8) do you sleep on deck?
9) for extras what is the #1 must have item? solar? generator? microwave? elect fridge?
Depending on your personal preferences. Generally a boat size determines what you can fit into it. With most sail boats energy is the limiting factor for things like appliances, including a refrigerator/ freezer, radios
, nav equipment and lights
. You would probably have to up grade your energy system if you want to keep things cold for a long time or operate something like a microwave. Solar or a specific generator will be necessary but understand that things like running a generator at night in an anchorage may make you less loved. I have installed solar panels and more energy efficient lights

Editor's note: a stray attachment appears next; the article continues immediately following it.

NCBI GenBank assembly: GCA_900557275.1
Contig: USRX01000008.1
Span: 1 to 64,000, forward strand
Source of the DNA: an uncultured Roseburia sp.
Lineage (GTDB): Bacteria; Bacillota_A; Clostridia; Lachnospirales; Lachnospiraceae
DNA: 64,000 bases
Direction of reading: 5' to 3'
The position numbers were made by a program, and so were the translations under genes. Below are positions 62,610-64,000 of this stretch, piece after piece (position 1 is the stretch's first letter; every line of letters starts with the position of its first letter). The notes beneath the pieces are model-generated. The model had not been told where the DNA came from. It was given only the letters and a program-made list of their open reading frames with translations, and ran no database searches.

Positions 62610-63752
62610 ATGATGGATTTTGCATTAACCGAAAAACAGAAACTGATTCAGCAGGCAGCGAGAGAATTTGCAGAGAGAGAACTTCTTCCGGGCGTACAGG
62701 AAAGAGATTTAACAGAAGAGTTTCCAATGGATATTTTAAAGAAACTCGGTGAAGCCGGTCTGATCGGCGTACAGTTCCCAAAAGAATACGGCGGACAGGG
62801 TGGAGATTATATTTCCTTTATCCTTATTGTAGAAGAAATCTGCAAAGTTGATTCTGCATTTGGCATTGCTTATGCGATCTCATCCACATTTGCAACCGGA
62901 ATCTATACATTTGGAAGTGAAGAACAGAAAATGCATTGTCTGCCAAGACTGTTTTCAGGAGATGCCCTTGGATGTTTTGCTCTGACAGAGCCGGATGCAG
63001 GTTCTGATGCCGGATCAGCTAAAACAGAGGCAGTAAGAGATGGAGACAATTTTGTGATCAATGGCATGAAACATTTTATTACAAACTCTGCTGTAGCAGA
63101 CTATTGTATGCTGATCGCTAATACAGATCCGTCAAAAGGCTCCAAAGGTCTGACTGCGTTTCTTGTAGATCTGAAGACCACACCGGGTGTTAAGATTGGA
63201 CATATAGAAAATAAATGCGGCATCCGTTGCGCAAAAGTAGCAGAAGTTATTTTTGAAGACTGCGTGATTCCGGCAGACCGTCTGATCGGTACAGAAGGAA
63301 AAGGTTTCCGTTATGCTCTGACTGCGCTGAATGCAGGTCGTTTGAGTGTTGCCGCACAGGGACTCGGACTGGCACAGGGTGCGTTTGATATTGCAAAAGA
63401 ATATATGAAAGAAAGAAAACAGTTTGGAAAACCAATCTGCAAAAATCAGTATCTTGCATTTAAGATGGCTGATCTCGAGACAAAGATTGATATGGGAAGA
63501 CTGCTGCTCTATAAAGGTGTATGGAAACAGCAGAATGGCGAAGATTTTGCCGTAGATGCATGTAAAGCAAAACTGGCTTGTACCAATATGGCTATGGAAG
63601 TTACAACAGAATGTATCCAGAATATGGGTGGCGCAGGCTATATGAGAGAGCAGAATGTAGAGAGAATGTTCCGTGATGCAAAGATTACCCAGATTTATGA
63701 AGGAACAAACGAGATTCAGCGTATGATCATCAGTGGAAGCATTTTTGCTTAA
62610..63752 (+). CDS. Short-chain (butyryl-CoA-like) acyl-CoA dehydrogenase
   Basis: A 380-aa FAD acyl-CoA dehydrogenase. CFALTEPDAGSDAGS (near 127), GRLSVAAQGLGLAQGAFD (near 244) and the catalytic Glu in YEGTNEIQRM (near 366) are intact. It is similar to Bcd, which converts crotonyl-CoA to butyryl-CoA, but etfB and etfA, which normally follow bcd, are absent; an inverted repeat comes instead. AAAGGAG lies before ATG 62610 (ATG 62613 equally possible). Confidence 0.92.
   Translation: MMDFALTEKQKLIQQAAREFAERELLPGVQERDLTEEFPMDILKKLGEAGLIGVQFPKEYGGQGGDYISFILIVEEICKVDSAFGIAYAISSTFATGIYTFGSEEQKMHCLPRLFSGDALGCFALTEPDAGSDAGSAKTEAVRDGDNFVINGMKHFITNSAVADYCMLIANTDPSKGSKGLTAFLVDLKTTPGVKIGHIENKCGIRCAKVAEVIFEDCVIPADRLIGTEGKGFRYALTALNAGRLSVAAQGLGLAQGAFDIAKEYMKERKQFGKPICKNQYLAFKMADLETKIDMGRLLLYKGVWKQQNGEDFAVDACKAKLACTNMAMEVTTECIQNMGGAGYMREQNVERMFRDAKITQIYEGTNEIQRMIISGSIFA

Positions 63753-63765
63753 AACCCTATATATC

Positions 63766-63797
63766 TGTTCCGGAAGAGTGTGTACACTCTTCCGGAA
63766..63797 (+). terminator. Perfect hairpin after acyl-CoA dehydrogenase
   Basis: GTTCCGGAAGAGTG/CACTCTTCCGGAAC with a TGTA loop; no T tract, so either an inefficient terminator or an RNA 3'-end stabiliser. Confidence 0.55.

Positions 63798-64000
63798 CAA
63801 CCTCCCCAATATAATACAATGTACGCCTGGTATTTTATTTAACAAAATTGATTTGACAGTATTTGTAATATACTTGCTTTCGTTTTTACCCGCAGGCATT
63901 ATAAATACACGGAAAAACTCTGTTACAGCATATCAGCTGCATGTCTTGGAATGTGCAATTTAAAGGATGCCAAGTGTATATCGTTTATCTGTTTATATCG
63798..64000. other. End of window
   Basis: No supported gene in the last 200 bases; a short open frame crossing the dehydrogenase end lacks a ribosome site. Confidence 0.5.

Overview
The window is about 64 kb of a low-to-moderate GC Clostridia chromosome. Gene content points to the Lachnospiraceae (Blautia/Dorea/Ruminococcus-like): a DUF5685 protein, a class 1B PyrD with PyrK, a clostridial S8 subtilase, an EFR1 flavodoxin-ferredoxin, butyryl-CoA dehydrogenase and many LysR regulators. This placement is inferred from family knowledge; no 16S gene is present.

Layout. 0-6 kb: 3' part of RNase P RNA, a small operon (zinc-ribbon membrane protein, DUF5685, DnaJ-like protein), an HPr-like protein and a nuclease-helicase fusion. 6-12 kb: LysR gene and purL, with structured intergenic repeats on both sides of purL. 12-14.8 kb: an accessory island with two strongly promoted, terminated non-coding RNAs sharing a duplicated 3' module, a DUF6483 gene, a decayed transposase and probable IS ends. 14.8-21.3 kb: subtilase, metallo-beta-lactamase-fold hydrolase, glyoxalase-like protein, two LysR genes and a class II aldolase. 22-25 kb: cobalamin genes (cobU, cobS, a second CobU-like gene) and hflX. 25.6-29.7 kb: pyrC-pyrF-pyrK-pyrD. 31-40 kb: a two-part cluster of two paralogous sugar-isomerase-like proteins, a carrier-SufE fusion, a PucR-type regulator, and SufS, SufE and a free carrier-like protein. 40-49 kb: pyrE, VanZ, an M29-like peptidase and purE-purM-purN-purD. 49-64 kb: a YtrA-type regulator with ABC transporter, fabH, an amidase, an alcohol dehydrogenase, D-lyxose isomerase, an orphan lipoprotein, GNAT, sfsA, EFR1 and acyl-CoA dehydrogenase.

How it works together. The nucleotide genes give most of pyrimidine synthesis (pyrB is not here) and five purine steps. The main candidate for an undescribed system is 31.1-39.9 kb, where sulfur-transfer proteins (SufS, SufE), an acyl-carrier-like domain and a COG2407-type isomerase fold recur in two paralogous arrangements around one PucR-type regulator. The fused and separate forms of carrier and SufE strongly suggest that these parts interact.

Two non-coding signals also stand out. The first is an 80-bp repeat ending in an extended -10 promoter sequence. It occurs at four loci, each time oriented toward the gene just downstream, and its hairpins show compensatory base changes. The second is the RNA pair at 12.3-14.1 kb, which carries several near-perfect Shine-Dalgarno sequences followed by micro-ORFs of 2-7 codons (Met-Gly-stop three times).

/ equipment and reduced energy needs in order to have my ice cubes at night
10) is Cuba safe?
No place is Safe... If your US you are not permitted to go to Cuba under most circumstances. If your not then you will find restrictions an port you can depart from. Cuba is not in the most frequented cruising destinations due to many other factors including currents and weather patters and its location in respect to the most frequent targets of the cruising population. It's hard to get to other Eastern locations from Cuba since you would be taking wind and current on the nose.
11) do you prefer a wheel or tiller for Carib cruising? Tiller gives more room in cockpit would be my thought.